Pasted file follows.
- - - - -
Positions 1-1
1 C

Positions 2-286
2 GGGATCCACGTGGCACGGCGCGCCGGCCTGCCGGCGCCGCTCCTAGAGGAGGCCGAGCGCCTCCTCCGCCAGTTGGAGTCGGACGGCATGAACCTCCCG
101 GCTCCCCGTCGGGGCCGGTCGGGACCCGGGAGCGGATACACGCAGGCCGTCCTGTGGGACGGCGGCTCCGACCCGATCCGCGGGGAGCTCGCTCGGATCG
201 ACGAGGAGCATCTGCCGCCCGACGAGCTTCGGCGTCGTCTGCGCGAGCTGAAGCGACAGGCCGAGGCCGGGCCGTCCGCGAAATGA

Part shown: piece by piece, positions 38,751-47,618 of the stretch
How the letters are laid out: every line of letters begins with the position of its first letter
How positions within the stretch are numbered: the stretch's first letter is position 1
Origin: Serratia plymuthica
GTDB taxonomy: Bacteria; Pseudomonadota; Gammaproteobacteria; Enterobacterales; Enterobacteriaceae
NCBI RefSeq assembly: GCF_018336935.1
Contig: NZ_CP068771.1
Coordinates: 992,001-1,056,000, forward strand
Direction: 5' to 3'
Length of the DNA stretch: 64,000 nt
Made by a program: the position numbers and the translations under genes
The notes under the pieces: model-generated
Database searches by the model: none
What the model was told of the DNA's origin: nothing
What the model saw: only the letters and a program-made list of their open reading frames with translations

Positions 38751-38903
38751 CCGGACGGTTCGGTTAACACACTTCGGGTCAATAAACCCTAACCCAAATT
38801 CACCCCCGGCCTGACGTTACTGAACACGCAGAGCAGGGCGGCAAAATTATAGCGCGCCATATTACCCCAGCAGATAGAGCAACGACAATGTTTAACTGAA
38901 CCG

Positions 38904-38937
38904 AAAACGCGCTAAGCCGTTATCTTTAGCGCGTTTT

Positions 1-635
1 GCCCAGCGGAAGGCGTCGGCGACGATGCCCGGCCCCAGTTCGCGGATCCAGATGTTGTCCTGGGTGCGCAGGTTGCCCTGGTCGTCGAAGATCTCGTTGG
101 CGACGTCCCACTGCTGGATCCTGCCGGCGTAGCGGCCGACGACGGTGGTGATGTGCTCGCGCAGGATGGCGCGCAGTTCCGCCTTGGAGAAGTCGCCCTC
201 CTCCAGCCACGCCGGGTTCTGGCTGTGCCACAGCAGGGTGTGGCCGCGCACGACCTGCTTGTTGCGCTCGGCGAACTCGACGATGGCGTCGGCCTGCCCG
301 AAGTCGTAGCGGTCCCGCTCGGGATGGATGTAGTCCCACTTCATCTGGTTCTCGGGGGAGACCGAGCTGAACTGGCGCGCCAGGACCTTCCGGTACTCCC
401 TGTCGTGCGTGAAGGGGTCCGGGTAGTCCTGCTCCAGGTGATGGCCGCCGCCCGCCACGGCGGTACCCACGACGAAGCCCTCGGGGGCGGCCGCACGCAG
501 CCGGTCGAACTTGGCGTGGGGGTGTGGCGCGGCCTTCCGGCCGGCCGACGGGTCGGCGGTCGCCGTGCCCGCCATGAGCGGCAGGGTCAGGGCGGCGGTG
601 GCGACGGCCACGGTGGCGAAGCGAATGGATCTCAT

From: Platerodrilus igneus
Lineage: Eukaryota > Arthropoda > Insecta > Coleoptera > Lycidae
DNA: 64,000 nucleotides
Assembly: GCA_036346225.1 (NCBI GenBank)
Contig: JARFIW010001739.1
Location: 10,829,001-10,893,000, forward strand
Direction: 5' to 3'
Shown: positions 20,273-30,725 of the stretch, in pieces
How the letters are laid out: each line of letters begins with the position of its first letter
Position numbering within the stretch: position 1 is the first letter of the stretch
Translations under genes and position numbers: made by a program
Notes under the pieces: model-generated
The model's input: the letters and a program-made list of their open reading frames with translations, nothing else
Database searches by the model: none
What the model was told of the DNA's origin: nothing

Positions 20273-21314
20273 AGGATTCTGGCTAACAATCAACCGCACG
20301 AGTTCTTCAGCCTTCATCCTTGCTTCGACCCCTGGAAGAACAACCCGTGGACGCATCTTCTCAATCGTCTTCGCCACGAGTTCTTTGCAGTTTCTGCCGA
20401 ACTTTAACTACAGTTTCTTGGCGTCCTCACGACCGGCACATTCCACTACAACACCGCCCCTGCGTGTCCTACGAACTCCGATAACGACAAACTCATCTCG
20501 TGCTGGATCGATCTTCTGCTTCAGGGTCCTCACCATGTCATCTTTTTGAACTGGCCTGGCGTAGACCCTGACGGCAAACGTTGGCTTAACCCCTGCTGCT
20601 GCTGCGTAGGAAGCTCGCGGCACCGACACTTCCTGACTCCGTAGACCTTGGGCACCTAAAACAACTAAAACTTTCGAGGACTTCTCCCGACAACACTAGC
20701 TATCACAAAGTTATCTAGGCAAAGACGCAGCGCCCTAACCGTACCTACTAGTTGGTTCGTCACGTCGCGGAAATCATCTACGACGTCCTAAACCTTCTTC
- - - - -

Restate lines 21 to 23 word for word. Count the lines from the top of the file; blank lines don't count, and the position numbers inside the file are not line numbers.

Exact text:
What the model saw: only the letters and a program-made list of their open reading frames with translations

Positions 38751-38903
38751 CCGGACGGTTCGGTTAACACACTTCGGGTCAATAAACCCTAACCCAAATT